Veröffentlicht 14. Dezember 2023 von Ulrike Böhm

Women in Research #LINO23: Alexandrina Vasilichi

Alexandrina at the Mind Brain Body Symposium 2023 in Berlin. All photos/credits: in courtesy of Alexandrina Vasilichi

Alexandrina from Romania is a PhD student at the Max Planck Institute for Biological Cybernetics in Tübingen, Germany.

Her main interest is in interoception and brain-body interactions. Currently, she investigates the computational mechanisms by which interoceptive signals control affective expectations and affective learning processes.

Alexandrina participated in the 72nd Lindau Nobel Laureate Meeting.

Enjoy the interview with Alexandrina and get inspired:

What inspired you to pursue a career in science / in your discipline?

I was the only one in my family to excel at scientific disciplines and maths and to actually enjoy them. I was among the few in my class to be quick to understand and persevere in these disciplines. Thus, throughout my school years, I was consistently told by my teachers and my father that I was meant to go in that direction.

Towards the end of high school, I came across cognitive science and the Sherlock Holmes books. Then I was very interested in becoming a criminal investigator to solve the most gruesome and challenging crimes. I was intrigued to do research, gather evidence, and follow the emerging patterns to the solution.
During my BSc in Psychology and Neuroscience in the UK, I gathered a lot of research experience in various labs and did a lot of maths as an extracurricular. Eventually, by the end of my undergraduate, I became interested in studying belief formation processes in a socio-affective context and how physiological states might shape these. Then I only grew more and more interested in interoception and brain-body interactions and bringing more computational modeling approaches to this field.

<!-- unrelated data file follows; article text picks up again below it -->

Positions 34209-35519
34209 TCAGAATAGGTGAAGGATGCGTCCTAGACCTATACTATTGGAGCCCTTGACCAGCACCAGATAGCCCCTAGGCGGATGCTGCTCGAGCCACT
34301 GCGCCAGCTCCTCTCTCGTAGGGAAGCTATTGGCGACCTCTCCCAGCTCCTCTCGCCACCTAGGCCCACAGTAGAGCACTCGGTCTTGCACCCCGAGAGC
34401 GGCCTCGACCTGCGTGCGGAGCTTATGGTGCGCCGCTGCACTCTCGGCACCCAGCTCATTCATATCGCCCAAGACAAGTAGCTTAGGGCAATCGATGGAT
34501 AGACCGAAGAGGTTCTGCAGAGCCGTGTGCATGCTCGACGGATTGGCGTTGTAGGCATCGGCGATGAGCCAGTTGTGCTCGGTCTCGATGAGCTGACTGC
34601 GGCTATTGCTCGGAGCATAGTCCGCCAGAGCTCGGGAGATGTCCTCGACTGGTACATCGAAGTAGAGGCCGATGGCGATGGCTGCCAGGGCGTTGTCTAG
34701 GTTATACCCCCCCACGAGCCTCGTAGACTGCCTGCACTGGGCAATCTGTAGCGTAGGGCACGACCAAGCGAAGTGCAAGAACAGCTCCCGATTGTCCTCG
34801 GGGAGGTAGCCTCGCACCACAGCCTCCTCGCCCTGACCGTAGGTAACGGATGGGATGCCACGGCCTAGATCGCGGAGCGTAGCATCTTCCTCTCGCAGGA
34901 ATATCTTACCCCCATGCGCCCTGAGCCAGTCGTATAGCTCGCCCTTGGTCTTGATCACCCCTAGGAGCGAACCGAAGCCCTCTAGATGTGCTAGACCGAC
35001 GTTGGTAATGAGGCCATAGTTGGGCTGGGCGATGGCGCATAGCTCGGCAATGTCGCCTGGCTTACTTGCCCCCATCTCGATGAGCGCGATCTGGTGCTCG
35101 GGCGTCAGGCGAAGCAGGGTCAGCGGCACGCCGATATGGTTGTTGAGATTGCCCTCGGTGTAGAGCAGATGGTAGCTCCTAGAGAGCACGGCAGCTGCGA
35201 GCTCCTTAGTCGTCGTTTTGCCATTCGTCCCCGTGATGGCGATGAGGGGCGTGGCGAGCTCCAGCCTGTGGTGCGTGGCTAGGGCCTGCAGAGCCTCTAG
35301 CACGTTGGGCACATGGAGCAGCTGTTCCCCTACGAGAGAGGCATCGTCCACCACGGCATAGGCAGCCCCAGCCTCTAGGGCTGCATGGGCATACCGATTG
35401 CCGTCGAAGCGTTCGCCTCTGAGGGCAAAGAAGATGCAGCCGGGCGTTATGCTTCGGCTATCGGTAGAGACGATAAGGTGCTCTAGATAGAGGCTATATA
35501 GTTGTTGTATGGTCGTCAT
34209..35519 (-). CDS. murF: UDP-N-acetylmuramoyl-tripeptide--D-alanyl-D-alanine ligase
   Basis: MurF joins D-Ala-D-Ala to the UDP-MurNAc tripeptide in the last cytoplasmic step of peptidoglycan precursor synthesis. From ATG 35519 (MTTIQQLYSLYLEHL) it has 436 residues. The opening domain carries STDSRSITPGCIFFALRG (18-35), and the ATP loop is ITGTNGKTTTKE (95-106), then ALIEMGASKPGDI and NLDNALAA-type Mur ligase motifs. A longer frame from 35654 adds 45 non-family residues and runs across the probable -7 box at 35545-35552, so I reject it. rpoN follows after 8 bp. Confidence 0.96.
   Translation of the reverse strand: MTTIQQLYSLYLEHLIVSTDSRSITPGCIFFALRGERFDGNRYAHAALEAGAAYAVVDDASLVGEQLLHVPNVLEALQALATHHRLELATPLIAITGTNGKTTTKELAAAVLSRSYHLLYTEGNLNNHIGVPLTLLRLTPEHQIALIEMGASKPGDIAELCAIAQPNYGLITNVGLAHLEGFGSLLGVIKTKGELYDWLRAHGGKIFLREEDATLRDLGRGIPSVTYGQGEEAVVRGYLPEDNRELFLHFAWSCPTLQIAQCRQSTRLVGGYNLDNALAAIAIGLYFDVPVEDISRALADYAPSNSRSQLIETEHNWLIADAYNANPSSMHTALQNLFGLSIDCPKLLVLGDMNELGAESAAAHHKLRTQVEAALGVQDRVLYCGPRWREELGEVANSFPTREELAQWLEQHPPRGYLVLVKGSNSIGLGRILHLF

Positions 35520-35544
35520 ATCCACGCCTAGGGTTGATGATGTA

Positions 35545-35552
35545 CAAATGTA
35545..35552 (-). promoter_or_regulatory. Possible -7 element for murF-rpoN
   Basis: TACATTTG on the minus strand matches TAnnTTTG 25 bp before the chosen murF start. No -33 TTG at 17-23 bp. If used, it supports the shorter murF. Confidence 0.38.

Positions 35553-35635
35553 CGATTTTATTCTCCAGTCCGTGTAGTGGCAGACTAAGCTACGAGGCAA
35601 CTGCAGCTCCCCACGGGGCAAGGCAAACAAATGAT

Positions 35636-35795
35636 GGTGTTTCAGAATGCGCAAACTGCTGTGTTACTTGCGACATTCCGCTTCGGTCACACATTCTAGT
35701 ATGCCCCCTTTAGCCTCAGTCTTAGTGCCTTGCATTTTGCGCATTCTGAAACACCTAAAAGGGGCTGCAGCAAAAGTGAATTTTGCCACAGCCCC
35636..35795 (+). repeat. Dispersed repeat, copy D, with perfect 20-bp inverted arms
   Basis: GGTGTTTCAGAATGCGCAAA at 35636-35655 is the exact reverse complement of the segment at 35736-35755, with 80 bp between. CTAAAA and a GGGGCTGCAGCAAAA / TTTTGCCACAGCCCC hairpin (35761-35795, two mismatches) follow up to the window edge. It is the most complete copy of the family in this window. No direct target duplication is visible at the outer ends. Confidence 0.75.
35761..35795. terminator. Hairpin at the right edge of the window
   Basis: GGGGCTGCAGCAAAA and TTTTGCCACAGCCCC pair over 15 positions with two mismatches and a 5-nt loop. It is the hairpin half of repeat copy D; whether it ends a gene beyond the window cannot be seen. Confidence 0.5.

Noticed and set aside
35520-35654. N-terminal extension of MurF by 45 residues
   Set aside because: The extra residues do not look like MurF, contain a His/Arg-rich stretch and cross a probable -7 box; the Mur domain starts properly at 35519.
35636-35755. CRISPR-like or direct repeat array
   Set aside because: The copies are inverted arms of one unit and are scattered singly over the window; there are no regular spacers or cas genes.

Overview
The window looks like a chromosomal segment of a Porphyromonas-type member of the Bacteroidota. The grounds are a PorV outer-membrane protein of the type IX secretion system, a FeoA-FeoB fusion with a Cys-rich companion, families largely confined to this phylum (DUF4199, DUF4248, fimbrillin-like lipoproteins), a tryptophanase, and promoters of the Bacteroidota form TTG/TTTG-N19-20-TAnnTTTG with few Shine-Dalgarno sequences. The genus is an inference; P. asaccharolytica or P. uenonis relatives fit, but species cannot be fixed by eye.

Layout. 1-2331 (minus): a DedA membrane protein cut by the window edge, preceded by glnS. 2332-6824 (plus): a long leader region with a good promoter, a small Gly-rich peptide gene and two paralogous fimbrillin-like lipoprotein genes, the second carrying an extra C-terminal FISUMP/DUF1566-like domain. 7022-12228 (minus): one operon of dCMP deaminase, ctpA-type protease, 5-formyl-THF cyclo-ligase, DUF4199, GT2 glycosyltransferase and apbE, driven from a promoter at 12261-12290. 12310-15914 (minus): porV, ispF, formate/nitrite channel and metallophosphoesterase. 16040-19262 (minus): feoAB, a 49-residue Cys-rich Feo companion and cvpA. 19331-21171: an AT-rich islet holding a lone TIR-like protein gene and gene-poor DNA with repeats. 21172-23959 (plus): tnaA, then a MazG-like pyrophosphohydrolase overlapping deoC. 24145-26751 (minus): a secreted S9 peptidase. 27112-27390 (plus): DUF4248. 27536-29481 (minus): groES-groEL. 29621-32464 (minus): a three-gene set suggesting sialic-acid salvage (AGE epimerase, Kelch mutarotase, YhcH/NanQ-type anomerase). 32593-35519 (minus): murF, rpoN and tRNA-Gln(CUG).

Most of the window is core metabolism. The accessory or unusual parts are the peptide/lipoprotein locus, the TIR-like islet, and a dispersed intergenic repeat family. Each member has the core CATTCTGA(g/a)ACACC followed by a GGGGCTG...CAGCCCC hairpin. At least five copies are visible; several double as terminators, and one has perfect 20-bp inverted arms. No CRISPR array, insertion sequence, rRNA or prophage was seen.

Who are your role models?

My father was my first-ever role model. He taught me to read and multiply ahead of schedule. He encouraged me not to be late for school and activities. He made sure I had books to read and often encouraged an adventurous spirit in me. He built an altar-like collection of my and my sister’s intellectual and artistic output. He encouraged us to focus on studying often at the expense of hobbies because doing well in school was the surest way to have a career eventually. My sister and I are really fortunate that despite our father not being supported intellectually at all by his parents, although he was very intelligent since he was very young, he found in him the motivation to be so much better with us in those early years. He is a real avid reader, hard-working, organised, and honest in his work, and this will always be exemplary to me.

During secondary school, my history teacher, Mrs. Spiridonică, was inspiring and admirable. She was very fair and exigent, so it was very rewarding when I did well in her subject and received good grades. Eventually, she welcomed me into her group, which was more intellectually nurturing.

Moreover, I have always thought there was much to learn from geniuses, inventors, and high achievers—people who were fully absorbed by their scientific discipline and questions and slept relatively little. Most of them were dead and males, but I’ve never had difficulty connecting to a role model. The only difficulty for me would arise when they turn out to be cruel to other people or to have primitive attitudes towards female intellectual achievement regardless of their gender. But even then, I try to focus on what connects us and get the best of it. Among contemporary scientists, I find inspiring those with similar qualities, and I appreciate, in particular, those who are humane and professional.

How did you get to where you are in your career path?